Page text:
• passes first to Ubiqinone (coenzyme Q)
  13. Components of Electron Transport chain- Complex II
    • peripheral membrane protein
    • flavoprotein with FMN as cofactor
    • has iron-sulphur centres
    • non haem
    • succinate DH aslo succinate Q reductase
    • oxidation rxn is FADH2 --> FAD 2H+ + 2e-
    • NOT a proton pump
    • electron then passes through further complexes
    • passes first to Ubiqinone (coenzyme Q)
  14. Ubiquinone
    • Transport molecule
    • long chain isoprene lipid
    • soluble in phospholipid membrane (hydrophobic)
    • reduced by complex I & II
    • present in virtually all living organisms
    • also reduced by: fatty acyl CoA DH, Glycerol 3-phos DH
    • Transports from TCA
  15. Components of Electron Transport chain- Complex III
    • Integral membrane protein
    • Cytochrome b and c1
    • proteins contain haem
    • also has iron-sulphur centres
    • cytochrome C reductase
    • oxidises ubiquinone/reduces cytochrome c
    • protons pumped from matrix (produces 1 ATP)
    • electron passed to cytochrome C
  16. Cytochrome C
    • small peripheral protein
    • transports e- to complex IV
  17. Components of Electron Transport chain- Complex IV
    • cytochrome C oxidase
    • integral membrane protein
    • has cytochrome a & a3
    • has copper centres
    • oxidises cyt. C/reduces oxygen
    • protons pumped from matrix (producess 1 ATP)
    • electron passes to oxygen and water formed
  18. Electron Transport
    • protons are translocated across the membrane from the matrix to the intermembrane space
    • electrons are transported alon the membrane, through a series of protein carriers
    • oxygen is the terminal electron acceptor, combining w/ electrons and H+ ions to produce water
    • As NADH delivers more H+ and electrons into the ETS, the proton mitochondrial membrane, and OH- inside the membrane
    • (lower pH intermembrane space)
  19. Fo F1-ATPsynthase
    • Fo unit: transmembrane proton channel, inhibited by oligomycin
    • F1-ATPsynthase: central y subunit, 3a 3B subunits, protons pass through channel, a & B stalk rotate round y subunit, ADP + Pi bind to B subunit and energy of spinning used to form ATP
    • Repiratory control:
    • ADP/ATP ration
    • Hi ADP and Pi/lo ATP (Ox phos increase, ATP produced)
    • Lo ADP and Pi/Hi ATP (no need for ATP, Ox Phos stops)
    • No ADP/Pi on complex, proton channel closed
  20. Control of Ox Phos
    • respiratory control (limited by oxygen supply)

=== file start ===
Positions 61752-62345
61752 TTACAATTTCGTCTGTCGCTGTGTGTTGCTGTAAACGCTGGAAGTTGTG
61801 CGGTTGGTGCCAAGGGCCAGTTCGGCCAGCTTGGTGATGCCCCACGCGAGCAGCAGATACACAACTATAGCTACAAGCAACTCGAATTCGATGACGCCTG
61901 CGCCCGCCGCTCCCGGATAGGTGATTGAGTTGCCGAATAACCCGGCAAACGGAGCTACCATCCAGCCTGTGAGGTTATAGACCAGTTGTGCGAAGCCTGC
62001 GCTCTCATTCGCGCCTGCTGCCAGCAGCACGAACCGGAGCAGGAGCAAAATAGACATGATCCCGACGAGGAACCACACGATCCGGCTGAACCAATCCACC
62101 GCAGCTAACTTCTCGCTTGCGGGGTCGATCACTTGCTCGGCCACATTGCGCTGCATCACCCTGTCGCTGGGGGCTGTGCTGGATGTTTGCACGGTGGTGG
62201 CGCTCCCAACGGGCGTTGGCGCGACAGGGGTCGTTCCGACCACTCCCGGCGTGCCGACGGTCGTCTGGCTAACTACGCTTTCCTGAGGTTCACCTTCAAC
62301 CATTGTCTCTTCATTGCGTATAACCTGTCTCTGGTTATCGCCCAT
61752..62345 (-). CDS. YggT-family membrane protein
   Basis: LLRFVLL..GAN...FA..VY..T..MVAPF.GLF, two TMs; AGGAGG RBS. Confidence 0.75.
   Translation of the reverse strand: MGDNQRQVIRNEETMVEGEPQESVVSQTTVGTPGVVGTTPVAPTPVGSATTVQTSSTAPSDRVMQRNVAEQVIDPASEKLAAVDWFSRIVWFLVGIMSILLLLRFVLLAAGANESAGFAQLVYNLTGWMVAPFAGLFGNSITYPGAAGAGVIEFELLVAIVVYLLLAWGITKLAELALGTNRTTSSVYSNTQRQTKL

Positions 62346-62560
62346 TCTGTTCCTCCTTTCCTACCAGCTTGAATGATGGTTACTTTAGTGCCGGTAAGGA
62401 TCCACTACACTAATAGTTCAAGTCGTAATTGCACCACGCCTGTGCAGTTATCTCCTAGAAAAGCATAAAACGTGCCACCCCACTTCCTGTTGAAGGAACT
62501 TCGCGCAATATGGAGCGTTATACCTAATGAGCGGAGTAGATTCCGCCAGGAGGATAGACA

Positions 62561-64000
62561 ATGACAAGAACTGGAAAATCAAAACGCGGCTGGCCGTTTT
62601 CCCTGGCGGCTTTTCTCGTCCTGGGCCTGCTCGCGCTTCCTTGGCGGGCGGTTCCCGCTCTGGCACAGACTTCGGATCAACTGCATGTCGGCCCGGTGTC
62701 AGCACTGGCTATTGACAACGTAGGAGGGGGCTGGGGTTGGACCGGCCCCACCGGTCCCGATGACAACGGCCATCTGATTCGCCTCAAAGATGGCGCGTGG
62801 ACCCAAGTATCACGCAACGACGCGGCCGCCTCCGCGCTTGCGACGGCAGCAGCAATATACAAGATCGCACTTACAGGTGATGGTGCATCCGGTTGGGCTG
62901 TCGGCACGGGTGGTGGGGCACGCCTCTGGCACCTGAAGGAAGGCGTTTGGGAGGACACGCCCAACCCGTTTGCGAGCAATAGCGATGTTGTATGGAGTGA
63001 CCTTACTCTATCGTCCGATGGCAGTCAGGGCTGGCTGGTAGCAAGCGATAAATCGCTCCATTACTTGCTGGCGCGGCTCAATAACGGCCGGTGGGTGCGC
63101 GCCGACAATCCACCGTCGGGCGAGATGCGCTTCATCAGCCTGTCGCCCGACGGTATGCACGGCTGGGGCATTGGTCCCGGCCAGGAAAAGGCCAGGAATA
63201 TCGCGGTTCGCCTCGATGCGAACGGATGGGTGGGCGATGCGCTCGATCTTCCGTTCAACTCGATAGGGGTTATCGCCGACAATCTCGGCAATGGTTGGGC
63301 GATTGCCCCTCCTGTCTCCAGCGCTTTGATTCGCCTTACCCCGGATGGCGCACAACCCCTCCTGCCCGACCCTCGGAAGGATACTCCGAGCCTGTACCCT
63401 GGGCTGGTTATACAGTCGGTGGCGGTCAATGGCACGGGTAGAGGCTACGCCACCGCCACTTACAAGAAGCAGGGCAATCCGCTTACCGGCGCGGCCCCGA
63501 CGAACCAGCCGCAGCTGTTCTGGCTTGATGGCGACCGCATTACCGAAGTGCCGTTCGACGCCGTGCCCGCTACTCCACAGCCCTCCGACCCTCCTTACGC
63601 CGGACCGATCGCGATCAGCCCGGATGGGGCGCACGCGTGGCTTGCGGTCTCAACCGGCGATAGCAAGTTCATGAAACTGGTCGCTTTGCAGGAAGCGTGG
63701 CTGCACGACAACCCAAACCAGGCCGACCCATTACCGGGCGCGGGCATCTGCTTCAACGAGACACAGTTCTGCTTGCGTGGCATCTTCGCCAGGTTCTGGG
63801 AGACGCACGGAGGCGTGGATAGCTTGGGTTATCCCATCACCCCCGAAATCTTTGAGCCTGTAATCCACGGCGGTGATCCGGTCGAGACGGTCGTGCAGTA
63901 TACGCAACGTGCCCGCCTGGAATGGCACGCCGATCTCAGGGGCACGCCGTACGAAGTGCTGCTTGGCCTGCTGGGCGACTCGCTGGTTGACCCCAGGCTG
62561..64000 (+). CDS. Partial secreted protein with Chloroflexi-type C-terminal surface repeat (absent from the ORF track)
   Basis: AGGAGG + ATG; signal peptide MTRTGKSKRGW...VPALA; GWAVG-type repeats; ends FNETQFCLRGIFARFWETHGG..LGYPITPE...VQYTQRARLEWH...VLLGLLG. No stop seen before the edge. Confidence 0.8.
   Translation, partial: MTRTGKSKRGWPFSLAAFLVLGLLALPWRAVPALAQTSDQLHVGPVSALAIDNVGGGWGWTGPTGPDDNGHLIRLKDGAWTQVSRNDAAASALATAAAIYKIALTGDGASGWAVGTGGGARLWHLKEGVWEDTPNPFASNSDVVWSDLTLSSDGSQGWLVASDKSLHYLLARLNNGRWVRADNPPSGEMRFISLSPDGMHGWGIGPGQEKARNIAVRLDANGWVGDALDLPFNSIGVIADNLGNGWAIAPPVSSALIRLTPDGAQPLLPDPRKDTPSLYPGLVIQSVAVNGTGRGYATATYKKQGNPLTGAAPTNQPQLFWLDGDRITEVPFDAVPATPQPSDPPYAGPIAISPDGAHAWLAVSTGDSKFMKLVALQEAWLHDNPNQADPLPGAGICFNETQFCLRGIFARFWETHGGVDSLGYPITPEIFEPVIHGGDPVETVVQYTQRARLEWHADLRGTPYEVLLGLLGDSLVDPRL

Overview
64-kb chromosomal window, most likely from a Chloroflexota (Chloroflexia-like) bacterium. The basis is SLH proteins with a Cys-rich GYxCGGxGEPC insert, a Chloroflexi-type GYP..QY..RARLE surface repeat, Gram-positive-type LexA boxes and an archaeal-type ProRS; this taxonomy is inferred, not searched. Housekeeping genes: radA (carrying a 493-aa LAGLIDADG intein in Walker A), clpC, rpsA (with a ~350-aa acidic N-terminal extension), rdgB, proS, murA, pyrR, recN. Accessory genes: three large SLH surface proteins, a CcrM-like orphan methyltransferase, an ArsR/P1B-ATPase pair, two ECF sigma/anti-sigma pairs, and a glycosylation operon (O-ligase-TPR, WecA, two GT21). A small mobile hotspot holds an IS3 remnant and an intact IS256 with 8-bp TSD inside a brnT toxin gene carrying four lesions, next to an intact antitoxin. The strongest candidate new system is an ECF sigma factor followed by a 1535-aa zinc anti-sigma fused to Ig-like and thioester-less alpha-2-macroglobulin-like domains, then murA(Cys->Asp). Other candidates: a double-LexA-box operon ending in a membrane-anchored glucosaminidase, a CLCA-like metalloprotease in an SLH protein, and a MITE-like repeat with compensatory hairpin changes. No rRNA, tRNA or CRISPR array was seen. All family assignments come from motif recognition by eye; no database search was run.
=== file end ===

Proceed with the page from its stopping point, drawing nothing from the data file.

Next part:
• Dependent on the level of ADP:
    • in provision of energy (ATP --> ADP and P)
    • high levels of ADP when cell's ATP has been used
    • ADP along with phos activates Ox phos (ATP syns)
    • Absence of ADP and P inhibits Ox Phos
  21. Membrane Transport
    • ATP: ADP translocase, ATP out and ADP in
    • Phosphate in and OH- out by transporter
  22. Summary of Ox Phos
    • reduced cofactors NADH/FADH2 are high energy intermediates
    • electron transfer chain is series of oxidation/reduction reactions
    • at 3 sites as energy content (Gibbs free energy) is recuced, protons pumped across membrane
    • proton gradient produced
    • protons pass through FoF1ATPsynthase
    • ATP produced using energy of proton movement
  23. transport systems (of cytoplasmic NADH from glycolysis to Ox phos)
    • Malate-aspartate shuttle
    • in liver and heart
    • for transfer of NADH + H+ from glycolysis into mitochondria for aerobic respiration
    • cytoplasmic rxn:
    • oxaloacetate to malate
    • malate can enter mitochondria
    • malate back to oxaloacetate + NADH to complex I --> 3 ATP
  24. Glycerol Phosphate Shuttle
    • other tissues
    • dihydroxyacetone phosphate to glycerol 3 phosphate
    • NADH to NAD in cytoplasm
    • Glycerol 3 phos DH reverses reaction in mitochondrial membrane (oxidises Ubiquinone --> 2 ATP)
    • *less efficient*
  25. Disruption of Ox Phos
    • Uncouplers: allow protons to cross membrane (dinitrophenol)
    • Brown adipose tissue: natural uncoupling, energy released as heat, thermogenin (inner membrane protein)
    • used for hibernation/neonatal
    • inhibition of specific rxns
    • rotenone (insecticide, inhibits complex I)
    • Antimycin A (AB, inhibits complex III)
    • Cyanide and CO (poisons, inhibit complex IV)
    • Oligomycin (AB, inhibits proton channel of Fo subunit)
    • Bongkrekig acid & atractyloside (plant toxins, inhibit ATP= ADP translocase)